Lie on your back on the floor with your arms and legs extended towards opposite ends of the room. Slowly raise your right arm as you raise your left leg into the air. Contract your abs as you touch your left toes with your right hand. Lower to the starting position and repeat on the other side.

Crisscross

Lie on your back and place your hands under your buttocks to help support your lower back. Raise both legs about six inches off the floor. Slowly cross your right foot over your left and then switch, crossing left foot over your right. Continue crisscrossing the feet as you contract your lower abs. To make this exercise easier raise your legs higher in the air to reduce the stress on your abs and lower back.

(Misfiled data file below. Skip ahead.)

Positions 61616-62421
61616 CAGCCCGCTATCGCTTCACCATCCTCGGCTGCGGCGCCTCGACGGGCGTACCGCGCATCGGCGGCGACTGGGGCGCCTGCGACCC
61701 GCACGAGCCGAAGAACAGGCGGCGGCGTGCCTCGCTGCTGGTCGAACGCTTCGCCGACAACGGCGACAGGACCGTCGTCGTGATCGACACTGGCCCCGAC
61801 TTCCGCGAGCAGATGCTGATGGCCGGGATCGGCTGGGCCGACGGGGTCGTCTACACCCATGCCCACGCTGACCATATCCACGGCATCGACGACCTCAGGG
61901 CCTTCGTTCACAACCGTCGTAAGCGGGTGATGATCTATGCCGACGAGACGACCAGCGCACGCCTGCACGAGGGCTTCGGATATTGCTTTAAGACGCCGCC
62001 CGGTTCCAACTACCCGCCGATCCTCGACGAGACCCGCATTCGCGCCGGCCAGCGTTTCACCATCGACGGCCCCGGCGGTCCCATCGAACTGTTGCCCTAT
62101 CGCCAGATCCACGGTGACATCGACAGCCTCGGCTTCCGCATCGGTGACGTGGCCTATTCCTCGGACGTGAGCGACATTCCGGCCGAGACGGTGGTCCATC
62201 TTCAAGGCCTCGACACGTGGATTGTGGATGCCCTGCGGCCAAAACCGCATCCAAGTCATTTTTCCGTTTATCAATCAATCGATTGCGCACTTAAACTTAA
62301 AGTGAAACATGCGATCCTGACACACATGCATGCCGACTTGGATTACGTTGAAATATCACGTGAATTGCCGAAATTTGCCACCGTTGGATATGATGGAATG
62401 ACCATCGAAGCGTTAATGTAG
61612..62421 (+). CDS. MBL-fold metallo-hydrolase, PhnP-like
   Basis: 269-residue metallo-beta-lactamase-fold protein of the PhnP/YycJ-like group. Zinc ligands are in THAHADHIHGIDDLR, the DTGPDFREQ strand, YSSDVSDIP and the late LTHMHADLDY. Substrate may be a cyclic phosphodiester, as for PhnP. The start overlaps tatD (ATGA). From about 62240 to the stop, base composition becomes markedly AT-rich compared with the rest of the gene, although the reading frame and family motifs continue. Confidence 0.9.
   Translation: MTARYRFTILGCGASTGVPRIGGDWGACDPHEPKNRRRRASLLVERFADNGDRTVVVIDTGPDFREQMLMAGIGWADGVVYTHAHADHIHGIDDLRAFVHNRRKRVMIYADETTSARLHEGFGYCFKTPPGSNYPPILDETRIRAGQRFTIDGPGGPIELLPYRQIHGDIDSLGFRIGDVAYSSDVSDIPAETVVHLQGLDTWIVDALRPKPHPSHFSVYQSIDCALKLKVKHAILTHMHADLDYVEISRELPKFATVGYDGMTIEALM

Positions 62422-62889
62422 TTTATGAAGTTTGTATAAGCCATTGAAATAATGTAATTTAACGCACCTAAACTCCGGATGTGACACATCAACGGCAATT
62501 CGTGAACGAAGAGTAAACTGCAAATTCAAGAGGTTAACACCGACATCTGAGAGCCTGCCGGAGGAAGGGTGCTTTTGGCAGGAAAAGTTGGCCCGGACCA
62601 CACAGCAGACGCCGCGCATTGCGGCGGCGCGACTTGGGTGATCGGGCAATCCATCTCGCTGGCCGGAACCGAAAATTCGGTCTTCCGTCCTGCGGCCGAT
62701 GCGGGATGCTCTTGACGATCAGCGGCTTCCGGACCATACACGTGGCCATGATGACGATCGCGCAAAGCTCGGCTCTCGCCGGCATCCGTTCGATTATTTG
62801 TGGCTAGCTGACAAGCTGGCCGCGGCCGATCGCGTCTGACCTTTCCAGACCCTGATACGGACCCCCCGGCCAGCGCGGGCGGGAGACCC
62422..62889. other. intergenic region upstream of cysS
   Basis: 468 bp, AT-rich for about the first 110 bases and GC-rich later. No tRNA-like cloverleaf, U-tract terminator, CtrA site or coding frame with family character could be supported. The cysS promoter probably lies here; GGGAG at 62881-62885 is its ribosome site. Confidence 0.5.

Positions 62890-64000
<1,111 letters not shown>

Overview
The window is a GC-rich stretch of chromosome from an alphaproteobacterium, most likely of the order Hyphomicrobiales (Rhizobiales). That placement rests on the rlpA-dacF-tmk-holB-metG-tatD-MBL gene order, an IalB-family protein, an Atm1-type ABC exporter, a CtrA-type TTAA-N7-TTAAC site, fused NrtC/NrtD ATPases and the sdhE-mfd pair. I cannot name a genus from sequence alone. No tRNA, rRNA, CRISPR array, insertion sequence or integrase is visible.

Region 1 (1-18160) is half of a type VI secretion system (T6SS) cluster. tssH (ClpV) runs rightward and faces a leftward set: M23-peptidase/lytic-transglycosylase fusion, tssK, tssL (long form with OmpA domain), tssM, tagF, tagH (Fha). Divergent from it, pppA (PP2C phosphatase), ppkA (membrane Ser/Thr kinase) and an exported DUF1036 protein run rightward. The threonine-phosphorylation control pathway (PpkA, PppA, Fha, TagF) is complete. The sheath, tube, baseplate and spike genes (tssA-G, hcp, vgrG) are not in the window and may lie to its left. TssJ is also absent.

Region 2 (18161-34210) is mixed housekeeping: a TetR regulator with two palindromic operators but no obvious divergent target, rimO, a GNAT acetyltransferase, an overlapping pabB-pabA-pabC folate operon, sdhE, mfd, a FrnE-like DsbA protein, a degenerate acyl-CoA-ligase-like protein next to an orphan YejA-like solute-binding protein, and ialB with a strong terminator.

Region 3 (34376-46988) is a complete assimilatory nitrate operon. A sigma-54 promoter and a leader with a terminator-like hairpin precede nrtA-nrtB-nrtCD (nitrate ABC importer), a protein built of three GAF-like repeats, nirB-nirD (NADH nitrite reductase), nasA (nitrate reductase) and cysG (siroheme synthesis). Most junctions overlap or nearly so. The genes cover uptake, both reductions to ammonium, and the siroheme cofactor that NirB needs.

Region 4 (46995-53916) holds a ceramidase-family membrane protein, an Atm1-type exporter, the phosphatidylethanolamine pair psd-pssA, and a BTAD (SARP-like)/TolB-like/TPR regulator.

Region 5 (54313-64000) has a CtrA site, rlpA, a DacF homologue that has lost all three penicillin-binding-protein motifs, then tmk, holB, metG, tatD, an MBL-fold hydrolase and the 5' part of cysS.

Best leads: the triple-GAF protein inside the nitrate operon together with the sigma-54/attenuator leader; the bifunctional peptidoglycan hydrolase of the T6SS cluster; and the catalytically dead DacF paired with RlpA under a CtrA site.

Alternating Arm and Leg Lifts

Position yourself on your hands and knees on the floor. Raise your right arm out in front of you, parallel with the floor. At the same time, extend your left leg out behind you, parallel to the floor. Lower to the starting position and repeat with your left arm and right leg.

Knee to Elbow

Stand with your arms raised overhead. Raise your left knee towards your chest as you bring your right elbow down to meet it, rotating your torso. Return to the starting position and repeat with the right knee and left elbow. To increase the intensity, speed up the movement and add a hop as you raise your knee.

Standing Side Crunches

Stand with your feet wider than your hips and lower into a plié squat position. Place your left fingertips behind your left ear. Extend your right arm down your right side. Lean to the right and reach your hand towards your right ankle. Return to start. Crunch on the right side for 25 seconds and then switch to the left side.

Walk Out Plank